This was in the con­text of re­port­ing a cli­mate de­nial speech Ab­bott made in Lon­don, the same speech where he sug­gested poli­cies to re­duce car­bon emis­sions were akin to “prim­i­tive peo­ple once killing goats to ap­pease the vol­cano gods”.

Un­for­tu­nately, ACMA solemnly thought Ab­bott was a cred­i­ble politi­cian who should be taken se­ri­ously, and so Probyn’s re­mark was a “pe­jo­ra­tive de­scrip­tor”.

As Katharine Mur­phy in Guardian Aus­tralia pointed out: when you con­sider Ab­bott’s record on cli­mate, Probyn was merely stat­ing the “bleed­ing ob­vi­ous”.

Some­how in the mud­dle-headed wom­bat think­ing of the reg­u­la­tor the jour­nal­ist was not be­ing “im­par­tial” when stat­ing a fact. As Front­line front­man Mike Moore would say, “Ummm…”

Mem­o­ries come flood­ing back of the reg­u­la­tor’s blun­der­ing de­ci­sion on Chan­nel Seven’s ex­po­sure of a for­mer New South Wales trans­port min­is­ter, David Camp­bell, vis­it­ing the steam rooms at Ken’s at Kens­ing­ton.

When Seven ap­proached the min­is­ter with its bril­liant scoop he promptly re­signed. The broad­caster was ter­ri­bly in­dig­nant that he used his min­is­te­rial car to get a good steam­ing.

ACMA came up with this pearl: “In this case, the res­ig­na­tion of the min­is­ter meant that the broad­cast, which would oth­er­wise have been an in­va­sion of pri­vacy, was jus­ti­fied, but solely be­cause it pro­vided a deeper ex­pla­na­tion of the cir­cum­stances be­hind the res­ig­na­tion.”

In other words, the pri­vacy rule was breached but this was okay be­cause this breach of pri­vacy forced the min­is­ter to re­sign and there­fore the re­port was in the pub­lic in­ter­est.

Pasta joke?

Fed­eral Cir­cuit Court judges in Syd­ney had good cause for Christ­mas cel­e­bra­tions last year as they gath­ered at the well­known East Syd­ney res­tau­rant Beppi’s.

After all, they had a gru­elling year toss­ing out the cases of im­mi­gra­tion and refugee ap­pli­cants and now it was time to kick back and get fes­tive.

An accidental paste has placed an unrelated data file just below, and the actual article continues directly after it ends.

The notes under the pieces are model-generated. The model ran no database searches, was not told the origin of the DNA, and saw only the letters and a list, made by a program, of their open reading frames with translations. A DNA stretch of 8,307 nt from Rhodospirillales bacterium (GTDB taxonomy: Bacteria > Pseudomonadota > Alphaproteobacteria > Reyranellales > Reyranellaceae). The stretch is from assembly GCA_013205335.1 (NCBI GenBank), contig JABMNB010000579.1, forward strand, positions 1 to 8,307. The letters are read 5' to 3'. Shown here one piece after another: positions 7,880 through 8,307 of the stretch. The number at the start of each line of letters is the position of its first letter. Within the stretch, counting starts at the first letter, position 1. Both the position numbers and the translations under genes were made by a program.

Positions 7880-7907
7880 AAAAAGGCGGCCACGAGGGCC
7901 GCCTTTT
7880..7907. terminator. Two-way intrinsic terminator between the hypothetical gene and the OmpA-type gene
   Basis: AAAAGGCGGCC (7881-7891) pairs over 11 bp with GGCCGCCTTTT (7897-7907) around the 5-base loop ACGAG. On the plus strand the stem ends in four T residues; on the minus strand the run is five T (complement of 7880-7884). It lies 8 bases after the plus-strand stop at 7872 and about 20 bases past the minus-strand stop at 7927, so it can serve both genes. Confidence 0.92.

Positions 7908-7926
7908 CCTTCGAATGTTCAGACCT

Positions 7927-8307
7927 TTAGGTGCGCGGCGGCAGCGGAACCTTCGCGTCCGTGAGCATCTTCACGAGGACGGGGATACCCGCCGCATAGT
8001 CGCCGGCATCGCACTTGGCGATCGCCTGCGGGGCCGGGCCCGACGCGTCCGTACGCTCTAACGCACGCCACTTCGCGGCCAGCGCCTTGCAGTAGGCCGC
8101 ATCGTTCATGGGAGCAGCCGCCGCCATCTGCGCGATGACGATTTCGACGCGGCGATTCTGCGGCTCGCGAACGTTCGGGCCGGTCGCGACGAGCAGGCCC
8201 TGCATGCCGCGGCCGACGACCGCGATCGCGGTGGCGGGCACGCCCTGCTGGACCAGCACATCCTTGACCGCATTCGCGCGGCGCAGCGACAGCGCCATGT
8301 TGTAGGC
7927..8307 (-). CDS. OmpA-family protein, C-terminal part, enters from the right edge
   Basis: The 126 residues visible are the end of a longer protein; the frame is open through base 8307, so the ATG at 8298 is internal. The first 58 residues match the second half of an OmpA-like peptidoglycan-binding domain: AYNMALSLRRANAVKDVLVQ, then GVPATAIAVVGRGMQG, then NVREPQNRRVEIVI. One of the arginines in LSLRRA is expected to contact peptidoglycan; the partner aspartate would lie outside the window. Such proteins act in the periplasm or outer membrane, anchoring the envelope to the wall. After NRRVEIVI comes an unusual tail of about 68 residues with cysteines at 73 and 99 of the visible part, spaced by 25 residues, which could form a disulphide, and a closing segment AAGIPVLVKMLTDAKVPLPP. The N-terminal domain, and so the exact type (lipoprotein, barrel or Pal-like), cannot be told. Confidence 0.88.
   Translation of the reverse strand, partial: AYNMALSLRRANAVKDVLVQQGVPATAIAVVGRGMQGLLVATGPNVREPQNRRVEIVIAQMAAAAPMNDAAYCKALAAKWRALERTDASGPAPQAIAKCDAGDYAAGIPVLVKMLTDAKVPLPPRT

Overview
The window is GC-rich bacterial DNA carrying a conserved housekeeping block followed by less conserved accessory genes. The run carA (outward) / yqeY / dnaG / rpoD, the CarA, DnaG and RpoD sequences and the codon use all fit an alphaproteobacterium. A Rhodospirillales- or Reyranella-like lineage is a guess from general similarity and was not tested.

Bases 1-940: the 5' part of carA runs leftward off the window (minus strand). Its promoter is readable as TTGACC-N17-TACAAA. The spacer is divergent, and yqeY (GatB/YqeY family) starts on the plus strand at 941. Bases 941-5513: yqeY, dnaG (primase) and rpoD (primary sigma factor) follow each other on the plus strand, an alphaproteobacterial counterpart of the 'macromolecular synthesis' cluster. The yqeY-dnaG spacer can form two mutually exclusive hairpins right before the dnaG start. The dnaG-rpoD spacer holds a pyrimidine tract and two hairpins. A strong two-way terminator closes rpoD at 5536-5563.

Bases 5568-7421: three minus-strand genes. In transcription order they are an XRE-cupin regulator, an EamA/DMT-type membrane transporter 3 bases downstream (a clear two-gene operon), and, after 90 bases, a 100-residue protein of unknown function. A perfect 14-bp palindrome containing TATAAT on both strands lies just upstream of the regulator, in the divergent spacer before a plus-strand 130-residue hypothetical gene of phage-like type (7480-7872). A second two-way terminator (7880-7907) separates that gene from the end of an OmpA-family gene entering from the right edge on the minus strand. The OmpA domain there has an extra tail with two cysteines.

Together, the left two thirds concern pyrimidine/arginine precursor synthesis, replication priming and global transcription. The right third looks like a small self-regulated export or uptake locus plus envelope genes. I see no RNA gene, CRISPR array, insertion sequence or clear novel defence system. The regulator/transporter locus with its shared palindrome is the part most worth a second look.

The guest of hon­our was John Pas­coe, the chief jus­tice of the Fam­ily Court, pre­vi­ously a Howard-era ap­point­ment as chief judge of what were then called the fed­eral mag­is­trates. Be­fore that he was chair­man and chief ex­ec­u­tive of Ge­orge Weston Foods, the maker of Tip Top, and chair­man of the Aris­to­crat poker ma­chine com­pany.

By co­in­ci­dence, he had worked at the same law firm as Howard’s brother – although the link to white bread was prob­a­bly more ap­po­site in Howard’s Aus­tralia.

For the Christ­mas do at Beppi’s, the chief judge of the cir­cuit court, Three Wigs Willy Al­ster­gren, had come up from Mel­bourne.

Just as the as­sem­bled beaks were tuck­ing into their vast plat­ters of zuc­chini flow­ers, pro­sciutto and figs and gnoc­chi with prawns, Pas­coe prayed for every­one to be silent and pro­ceeded to swear in Al­ster­gren as deputy chief jus­tice of the Fam­ily Court of Aus­tralia.

No one be­fore had ever been to a ju­di­cial swear­ing-in at an Ital­ian res­tau­rant, but now the prece­dent has been es­tab­lished there is no need for the ju­di­cial oath to be taken solemnly in court­rooms in front of mem­bers of the pro­fes­sion and judges, de­liv­er­ing long­winded, fawn­ing speeches.

Of course, it is slightly un­usual for a judge to be sworn in to one court be­fore judges of an en­tirely dif­fer­ent court.

But, hey, we live in a time when an­cient tra­di­tions are bit­ing the dust all over the place.

Trum­pette #67

It’s alarm­ing that an­other dis­turb­ing di­men­sion of Bark­ing Dog Trump’s al­ready com­plex char­ac­ter has emerged – his de­sire to be so em­pa­thetic with some­one that he usurps their iden­tity in or­der to fraud­u­lently pass off his own cor­re­spon­dence as theirs.

Take the case of Harold Born­stein, the age­ing hip­pie doc­tor who had the grue­some job of be­ing Trump’s physi­cian. He is now say­ing that the glow­ing pre­elec­tion health cer­tifi­cate he signed ac­tu­ally had been dic­tated by the Pussy Grab­ber.

We should have got the clue be­cause of the over-larded su­perla­tives: “If elected, Mr Trump, I can state un­equiv­o­cally, will be the health­i­est in­di­vid­ual ever elected to the pres­i­dency.”

Two days be­fore this med­i­cal anal­y­sis was re­leased Trump had tweeted with amaz­ing in­sight: “As a pres­i­den­tial can­di­date, I have in­structed my long-time doc­tor to is­sue, within two weeks, a full med­i­cal re­port – it will show per­fec­tion.”

Born­stein also said that after he re­vealed that he pre­scribed some weird hair-growth rem­edy for the pres­i­dent, a cou­ple of Trump’s goons raided his of­fice and re­moved med­i­cal records.

In Au­gust last year it emerged that the pres­i­dent had dic­tated a state­ment that was re­leased in the name of his hap­less and oily son Don­ald Trump Jr.

The mis­sive was de­signed to give a mis­lead­ing gloss on the meet­ing at Trump Tower with sev­eral Rus­sians who promised “dirt” on Hil­lary Clin­ton. Ac­cord­ing to Don Jr’s proxy state­ment, it was a “short in­tro­duc­tory meet­ing” to dis­cuss the adop­tion of Rus­sian chil­dren.

In the 1980s, the dotard, pre­tend­ing to be some­one else, would ring news­pa­per re­porters to plant favourable sto­ries about him­self.

There are sim­ply no more sur­prises to • be had.

RICHARD ACK­LAND is the pub­lisher of Jus­tinian. He is The Satur­day Pa­per’s di­ari­s­tat-large and le­gal af­fairs edi­tor.